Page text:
Oregon State Sanitary Authority

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Oregon State Sanitary Authority
Agency overview
Formed 1938
Dissolved 1969
Superseding agency

The Oregon State Sanitary Authority (OSSA) was the first agency in the U.S. state of Oregon that was charged with protecting the environment.[1] In 1938, Oregon voters, by a three-to-one margin, approved an initiative to regulate water pollution and to create an enforcement agency under the jurisdiction of the Oregon State Board of Health. Political pressure that led to the initiative had begun as early as the 1920s, when the Board of Health, the U.S. Public Health Service, the Izaak Walton League, and others had expressed concerns about water pollution and its threats to human health.[2] Pollution had caused many fish kills on the Willamette River in the 1920s, and Portland, on the lower river, had often closed its part of the Willamette to swimming because of sewage in the water.[3]

Since many of the biggest polluters were along the Willamette, OSSA focused its efforts there.[2] Raw domestic sewage from cities and wastes from pulp mills, paper mills, and other industrial sites produced the greatest volumes of pollutants.[3] By the late 1940s, OSSA had induced communities along the river to install sewage treatment plants. However, the agency had less success with mill owners, who resisted pollution controls on grounds of the expense.[3] Of particular concern were sulfite process mills that discharged plumes of waste that were deadly to many aquatic plants and animals.[2] As late as 1969, low oxygen levels related to pollution were preventing upstream migration of salmon on the Willamette. The fish were able to continue only after Governor Tom McCall, the OSSA chairman, ordered the temporary closure of four sulfite mills along the river.[2]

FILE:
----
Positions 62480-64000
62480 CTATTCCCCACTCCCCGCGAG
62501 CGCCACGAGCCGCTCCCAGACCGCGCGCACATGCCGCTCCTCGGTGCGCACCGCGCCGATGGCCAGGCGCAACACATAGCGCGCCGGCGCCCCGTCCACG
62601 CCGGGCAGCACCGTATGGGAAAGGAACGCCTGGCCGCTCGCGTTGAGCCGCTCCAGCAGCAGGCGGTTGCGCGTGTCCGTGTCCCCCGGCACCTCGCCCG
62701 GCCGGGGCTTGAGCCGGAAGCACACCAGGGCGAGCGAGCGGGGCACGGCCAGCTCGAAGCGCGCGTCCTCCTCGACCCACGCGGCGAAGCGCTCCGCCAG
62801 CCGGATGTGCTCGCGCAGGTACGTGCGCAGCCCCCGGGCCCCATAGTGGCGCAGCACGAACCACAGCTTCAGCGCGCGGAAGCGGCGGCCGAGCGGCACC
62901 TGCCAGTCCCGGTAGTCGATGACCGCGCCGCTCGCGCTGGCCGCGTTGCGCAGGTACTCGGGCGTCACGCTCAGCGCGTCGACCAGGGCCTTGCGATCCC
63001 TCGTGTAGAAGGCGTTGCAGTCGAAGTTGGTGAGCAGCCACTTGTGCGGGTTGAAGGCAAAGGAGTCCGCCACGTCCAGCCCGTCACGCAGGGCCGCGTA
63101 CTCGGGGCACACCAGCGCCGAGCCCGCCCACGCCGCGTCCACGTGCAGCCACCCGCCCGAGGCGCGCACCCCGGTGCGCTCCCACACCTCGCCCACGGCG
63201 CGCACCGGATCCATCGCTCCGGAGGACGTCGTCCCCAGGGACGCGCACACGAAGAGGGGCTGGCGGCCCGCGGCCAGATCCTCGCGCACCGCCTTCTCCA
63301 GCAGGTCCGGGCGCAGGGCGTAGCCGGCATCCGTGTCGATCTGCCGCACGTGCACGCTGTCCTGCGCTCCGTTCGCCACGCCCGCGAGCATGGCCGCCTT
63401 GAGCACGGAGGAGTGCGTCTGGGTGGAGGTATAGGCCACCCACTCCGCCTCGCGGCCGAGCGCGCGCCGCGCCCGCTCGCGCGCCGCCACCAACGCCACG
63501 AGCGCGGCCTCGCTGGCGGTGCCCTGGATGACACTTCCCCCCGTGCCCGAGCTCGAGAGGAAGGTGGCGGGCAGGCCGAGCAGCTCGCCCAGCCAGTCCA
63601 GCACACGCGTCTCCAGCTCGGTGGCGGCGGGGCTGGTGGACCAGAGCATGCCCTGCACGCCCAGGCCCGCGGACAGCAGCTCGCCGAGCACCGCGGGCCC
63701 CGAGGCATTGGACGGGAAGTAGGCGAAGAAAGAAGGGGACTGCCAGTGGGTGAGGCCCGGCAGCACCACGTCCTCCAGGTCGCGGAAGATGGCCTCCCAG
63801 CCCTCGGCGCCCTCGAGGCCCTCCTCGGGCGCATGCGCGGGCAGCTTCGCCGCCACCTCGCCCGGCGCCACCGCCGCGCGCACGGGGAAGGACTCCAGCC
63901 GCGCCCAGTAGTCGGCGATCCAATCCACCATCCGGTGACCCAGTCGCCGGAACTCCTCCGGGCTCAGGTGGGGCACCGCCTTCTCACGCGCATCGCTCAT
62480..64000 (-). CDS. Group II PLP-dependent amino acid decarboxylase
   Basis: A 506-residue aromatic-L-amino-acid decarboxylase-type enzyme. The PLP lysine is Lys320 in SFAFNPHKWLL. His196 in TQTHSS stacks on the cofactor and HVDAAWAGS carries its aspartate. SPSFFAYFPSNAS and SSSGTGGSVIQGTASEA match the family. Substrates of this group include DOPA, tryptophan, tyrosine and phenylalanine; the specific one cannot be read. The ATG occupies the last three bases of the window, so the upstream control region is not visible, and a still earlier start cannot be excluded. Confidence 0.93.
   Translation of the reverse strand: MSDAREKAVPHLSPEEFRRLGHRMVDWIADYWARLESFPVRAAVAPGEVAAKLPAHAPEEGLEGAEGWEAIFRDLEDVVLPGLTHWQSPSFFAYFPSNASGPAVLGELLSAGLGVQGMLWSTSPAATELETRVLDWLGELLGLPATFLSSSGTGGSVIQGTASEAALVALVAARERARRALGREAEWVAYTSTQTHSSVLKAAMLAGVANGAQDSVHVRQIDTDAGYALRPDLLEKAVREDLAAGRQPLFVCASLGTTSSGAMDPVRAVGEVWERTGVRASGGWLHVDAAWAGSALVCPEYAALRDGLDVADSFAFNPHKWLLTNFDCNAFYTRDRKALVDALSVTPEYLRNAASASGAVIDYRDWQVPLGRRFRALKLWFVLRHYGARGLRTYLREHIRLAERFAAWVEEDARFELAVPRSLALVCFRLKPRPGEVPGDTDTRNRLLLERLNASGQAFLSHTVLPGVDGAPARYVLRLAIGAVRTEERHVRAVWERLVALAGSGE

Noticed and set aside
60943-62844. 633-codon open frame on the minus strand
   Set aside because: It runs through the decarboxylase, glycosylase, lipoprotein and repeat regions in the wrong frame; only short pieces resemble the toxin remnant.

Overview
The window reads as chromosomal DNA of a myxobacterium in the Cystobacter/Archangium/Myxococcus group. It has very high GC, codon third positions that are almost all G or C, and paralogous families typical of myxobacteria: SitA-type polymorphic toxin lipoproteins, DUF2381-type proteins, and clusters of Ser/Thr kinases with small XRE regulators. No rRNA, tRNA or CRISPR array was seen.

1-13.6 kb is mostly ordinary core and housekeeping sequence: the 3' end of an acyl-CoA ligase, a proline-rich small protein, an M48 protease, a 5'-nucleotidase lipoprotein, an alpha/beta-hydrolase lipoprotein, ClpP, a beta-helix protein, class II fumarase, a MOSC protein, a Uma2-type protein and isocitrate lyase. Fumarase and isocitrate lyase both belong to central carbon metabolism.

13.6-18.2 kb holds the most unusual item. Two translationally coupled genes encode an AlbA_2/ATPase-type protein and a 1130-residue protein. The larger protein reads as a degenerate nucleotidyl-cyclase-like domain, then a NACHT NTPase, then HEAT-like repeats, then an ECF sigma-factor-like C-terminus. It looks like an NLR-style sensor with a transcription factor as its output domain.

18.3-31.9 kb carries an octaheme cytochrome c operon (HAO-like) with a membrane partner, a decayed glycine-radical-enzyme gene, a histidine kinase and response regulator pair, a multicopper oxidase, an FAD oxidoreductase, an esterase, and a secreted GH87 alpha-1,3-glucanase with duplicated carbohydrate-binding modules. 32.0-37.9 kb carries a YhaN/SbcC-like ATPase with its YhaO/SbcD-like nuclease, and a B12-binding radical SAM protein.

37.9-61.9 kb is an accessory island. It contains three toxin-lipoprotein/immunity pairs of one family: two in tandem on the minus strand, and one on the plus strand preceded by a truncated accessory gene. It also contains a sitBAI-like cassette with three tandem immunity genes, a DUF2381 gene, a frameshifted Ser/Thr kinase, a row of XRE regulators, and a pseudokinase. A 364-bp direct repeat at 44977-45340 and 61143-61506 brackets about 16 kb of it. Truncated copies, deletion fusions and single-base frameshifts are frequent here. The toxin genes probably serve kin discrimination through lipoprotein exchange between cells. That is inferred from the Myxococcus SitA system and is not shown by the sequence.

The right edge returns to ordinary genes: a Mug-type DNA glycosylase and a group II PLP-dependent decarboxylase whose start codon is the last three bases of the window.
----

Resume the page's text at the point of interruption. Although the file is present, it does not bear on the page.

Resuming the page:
In 1969, the Oregon Legislative Assembly replaced OSSA with the Department of Environmental Quality (DEQ). Its responsibilities include protecting the state's air quality as well as its water quality; managing solid- and hazardous-waste disposal; helping with contamination cleanup, and enforcing the state's environmental laws.[4]


  1. ^ "Oregon DEQ History Timeline". Oregon Department of Environmental Quality. Retrieved January 16, 2012. 
  2. ^ a b c d Carter, Glen D. (Summer 2006). "Pioneering Water Pollution Control in Oregon". Oregon Historical Quarterly. Oregon Historical Society. 107 (2): 254–72. ISSN 0030-4727. JSTOR 20615637. (Subscription required (help)). 
  3. ^ a b c Williams, Travis (2009). The Willamette River Field Guide. Portland, Oregon: Timber Press. pp. 128–32. ISBN 978-0-88192-866-2. 
  4. ^ "Department of Environmental Quality: Present Duties". Oregon State Archives. 2011. Retrieved January 16, 2012.